Wednesday, March 2, 2016

Echinoderms with Spines for Walkin'

OKEANOS Explorer is BACK!!! And even though they've only been able to venture into the field for two days, there's already some AWESOME video which inspires this week's post!! 

Sunday, the ROV spied this awesome beast, a weird sea urchin in the genus Aspidodiadema. Although there's at least one species known in this area, A. hawaiiensis, I'm not sure that this is the same thing.

I've talked about this urchin before.  The spines bow out from the central body and touch the bottom rather than simply projecting outward as they do in other species. They are unusual in that they use their spines to "walk" along the sea bottom.

Here's a diagram of another species but with the "walking tips" clearly deployed on the bottom

On Sunday, they spied ANOTHER Aspidodiadema sp. But the video actually captured the unusual TIPS of the walking spines!!!
Do you see those round, circular tips that are on the tips of the spines??

Look at the red arrows below pointing to the "walking cups" on the spines that the urchin uses to move!
What's also kind of interesting is that this animal (and I think a few others) were actually CLIMBING a rock face and not just walking along a flat surface as diagrammed by Mortensen back in the day. So, these do a lot more than just just support..

Think of the spines like the long legs on the spider robot from Johnny Quest!

The "walking tips" of the spines look sort of like little hooves that the spines use to gain purchase on the substrate probably in conjunction with the tube feet. The center illustration shows what the bottom of that "hoof" looks like as you look directly up into it.. basically a modified spine tip adapted to aid in movement!

So, we HAVE seen something like this before in  Echinothuriid or "tam o shanter" or "pancake" urchins! 

I've done this story more than a few times..with one of the most recent accounts here.

Long story short: The urchin walks on a bunch of little legs with modified tips that ALSO resemble hooves! 

Look for the little white tips on the spines around the bottom edge!! Those are how it moves around on the soft-muddy substrate.
Spiny sea urchin
Sea Urchin underbelly
Here's a close up of what those look like!!! Superficially similar to the ones in Aspidodiadema!  At least in shape..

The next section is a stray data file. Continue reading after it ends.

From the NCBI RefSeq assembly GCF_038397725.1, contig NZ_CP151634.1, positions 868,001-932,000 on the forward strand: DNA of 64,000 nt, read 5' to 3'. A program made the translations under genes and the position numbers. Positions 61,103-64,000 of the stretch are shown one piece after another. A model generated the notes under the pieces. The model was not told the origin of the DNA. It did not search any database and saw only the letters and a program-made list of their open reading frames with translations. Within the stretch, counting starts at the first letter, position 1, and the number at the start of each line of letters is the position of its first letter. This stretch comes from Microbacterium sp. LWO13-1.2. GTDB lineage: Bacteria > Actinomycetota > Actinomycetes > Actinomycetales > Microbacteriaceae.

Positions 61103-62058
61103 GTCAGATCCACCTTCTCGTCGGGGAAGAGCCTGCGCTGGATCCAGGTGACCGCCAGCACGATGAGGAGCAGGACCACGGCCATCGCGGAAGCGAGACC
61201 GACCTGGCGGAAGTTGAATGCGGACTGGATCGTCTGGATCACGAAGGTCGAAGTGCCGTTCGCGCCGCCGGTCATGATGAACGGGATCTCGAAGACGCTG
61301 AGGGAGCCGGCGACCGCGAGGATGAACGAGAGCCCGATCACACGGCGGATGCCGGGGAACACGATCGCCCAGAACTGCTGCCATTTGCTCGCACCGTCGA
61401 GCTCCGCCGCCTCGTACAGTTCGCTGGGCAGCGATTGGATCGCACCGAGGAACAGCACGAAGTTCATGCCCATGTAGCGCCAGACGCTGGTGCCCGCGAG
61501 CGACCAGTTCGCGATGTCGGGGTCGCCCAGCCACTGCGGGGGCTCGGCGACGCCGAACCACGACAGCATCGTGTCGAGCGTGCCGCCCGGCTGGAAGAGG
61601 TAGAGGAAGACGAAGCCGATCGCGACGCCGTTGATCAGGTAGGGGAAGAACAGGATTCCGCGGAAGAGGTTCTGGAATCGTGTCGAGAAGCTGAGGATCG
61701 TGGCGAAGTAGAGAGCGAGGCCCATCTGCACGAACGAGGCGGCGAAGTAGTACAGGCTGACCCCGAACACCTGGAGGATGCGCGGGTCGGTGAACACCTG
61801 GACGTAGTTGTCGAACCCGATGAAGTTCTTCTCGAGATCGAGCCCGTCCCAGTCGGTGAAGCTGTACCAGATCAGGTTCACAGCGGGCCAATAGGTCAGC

But wait.. There's MORE????   How about in STARFISH???
That's right! I'm pretty sure I've found spines that might serve in a similar (or maybe opposite?) fashion in deep-sea sea stars!  The filter-feeding Brisingids!! (here)

I just published a paper last year which documents some work I did recently on Hawaiian brisingids!
The starfish actually live on old munitions and junky metal debris.. I wrote about it here

The species was named Brisingenes margoae in honor of Dr. Margo Edwards at the University of Hawaii! She is a professor of geophysics working on mapping this unusual munitions filled terrain! 

She was head of the project and invited my participation! 
After collecting these starfish I noted something rather interesting.. the tips of the spines that occur on along the tube foot grooves were stained brown from contact with the metal casings they were sitting on! 

The one on the right shows the brown tip on one spine..
 This suggested that these were actually inset or even anchored into the surface rather than just kind of pointing away as has been suggested from watching them filter feed..

But when you look further at some other species, you see that there's probably an additional way for them to remains stabilized on whatever bottom they happen to be sitting on..
Here's a close up of some of those spines in one species from the North Pacific.. The tips are kind of wide and hoof-like! Similar to what you see in Aspidodiadema and the echinothuriid urchins! 
The case for the functioning of these spines is still sort of at the "hypothesis" stage at the moment..but it seems like a good argument all things considered. It seems likely that they serve at least in part as anchors. But do they use them to move also? Little walking legs? Something in between? Do they vary depending on where they live?

This all makes sense though. Spines are how these animals interact with their environment. In these deep-sea habitats where you have a lot of water currents and unstable bottoms, these spines help them. Either as support or to help move efficiently where a soft tube foot might not.

Weird. But I love figuring out strange sh*t like this!!

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